While it may be repetitive, we want to again talk of the importance of the screener sprinting to the screen. It makes the screen more aggressive and gives the defense less chance to react. Another phrase that our team hears on a daily basis is that we should sprint to screen, setting the proper angle, and allowing the cutter to come off the screen so cleanly, that another defender has to leave her assignment to help on the open cutter. A final phrase that is often heard at practice in regard to screening is to “headhunt.” This simply is an aggressive term for seeking out the defender she needs to screen.
"I didn't realize that Coach (Knight) would keep teaching us those three basic screens nearly every practice day for the rest of my time at Indiana."
taken from Playing For Knight
The Green Bay Packers were known for many things under Lombardi including toughness, fundamentals, and execution – but they will long be remembered for the Packer sweep. What you may or may not know is that Lombardi designed the sweep with precision blocks (screens) and taught his backs to hit the first open hole (cut) and what became known as “run to daylight.” Unlike traditional football plays that call for running backs to run the ball into a specific hole, Lombardi taught his players to make reads by what the defense gave them.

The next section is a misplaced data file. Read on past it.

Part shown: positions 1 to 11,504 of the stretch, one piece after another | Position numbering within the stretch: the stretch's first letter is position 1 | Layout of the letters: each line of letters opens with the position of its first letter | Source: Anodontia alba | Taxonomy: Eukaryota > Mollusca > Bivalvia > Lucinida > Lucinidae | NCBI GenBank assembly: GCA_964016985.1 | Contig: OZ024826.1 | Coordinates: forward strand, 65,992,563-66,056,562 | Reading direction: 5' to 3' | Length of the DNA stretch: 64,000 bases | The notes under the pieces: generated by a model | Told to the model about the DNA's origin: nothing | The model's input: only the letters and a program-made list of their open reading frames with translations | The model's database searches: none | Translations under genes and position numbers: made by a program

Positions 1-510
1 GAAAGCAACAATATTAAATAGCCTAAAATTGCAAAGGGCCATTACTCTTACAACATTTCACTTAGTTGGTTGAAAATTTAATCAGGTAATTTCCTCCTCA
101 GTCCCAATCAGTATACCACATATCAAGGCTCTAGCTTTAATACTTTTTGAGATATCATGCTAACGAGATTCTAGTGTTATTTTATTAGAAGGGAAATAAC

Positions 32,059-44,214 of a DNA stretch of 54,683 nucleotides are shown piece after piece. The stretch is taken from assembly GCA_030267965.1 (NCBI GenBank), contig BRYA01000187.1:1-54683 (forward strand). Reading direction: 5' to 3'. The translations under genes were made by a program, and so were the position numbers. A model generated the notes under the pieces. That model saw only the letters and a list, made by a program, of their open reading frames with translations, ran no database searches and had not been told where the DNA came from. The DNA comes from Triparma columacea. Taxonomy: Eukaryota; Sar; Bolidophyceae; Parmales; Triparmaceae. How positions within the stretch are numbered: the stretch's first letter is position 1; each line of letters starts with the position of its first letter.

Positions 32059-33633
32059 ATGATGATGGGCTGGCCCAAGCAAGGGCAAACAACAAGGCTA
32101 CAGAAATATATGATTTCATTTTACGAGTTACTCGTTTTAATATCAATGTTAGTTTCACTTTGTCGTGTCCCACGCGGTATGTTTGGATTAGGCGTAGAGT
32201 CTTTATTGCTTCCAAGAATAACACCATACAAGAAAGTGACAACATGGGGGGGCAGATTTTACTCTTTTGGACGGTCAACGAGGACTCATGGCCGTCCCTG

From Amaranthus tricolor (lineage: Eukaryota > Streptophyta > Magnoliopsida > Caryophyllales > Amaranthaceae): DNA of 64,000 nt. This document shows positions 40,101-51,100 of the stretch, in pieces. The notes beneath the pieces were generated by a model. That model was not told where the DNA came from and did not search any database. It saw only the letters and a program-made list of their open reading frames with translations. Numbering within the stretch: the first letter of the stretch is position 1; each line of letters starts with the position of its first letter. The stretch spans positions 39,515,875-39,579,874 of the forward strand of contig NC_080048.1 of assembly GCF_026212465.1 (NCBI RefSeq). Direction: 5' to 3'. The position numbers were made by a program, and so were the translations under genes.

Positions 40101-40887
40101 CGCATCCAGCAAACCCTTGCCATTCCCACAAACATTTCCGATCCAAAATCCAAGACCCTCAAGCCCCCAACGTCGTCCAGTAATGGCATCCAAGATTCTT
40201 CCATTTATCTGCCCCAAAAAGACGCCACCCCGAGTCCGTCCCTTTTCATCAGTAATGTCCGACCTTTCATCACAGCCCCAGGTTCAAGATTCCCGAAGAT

In Lombardi’s biography, When Pride Still Mattered, author David Maraniss made the following observation:
“Lombardi taught the quarterback how to read the defense and select from the options in a rational way so that they did not feel overwhelmed. Freedom through discipline and simplicity...he place the emphasis on reading the defense and giving the quarterback fewer plays but more options.”
Another perception by Maraniss showed that Lombardi ran a system that taught players to think and they he had a great grasp in role development by involving the entire team in the success of the sweep.
“The sweep had another meaning in Lombardi’s system: it was his defenition of team, a play in which the offensive players had to think and reac together, eleven brains and bodies working as one. ‘Everyone was important in the sweep,’ said Ron Kramer.”
Lombardi, noted Maraniss, believed in “freedom within structure” and “perfection came with simplicty.”
The following thoughts came from Lombardi in his book, Run To Daylight:
“Fundamentals win it. Football is two things; it’s blocking and tackling. I don’t care about formations or new defenses or tricks on offense. If you block and tackle better than the team you’re player, you’ll win.”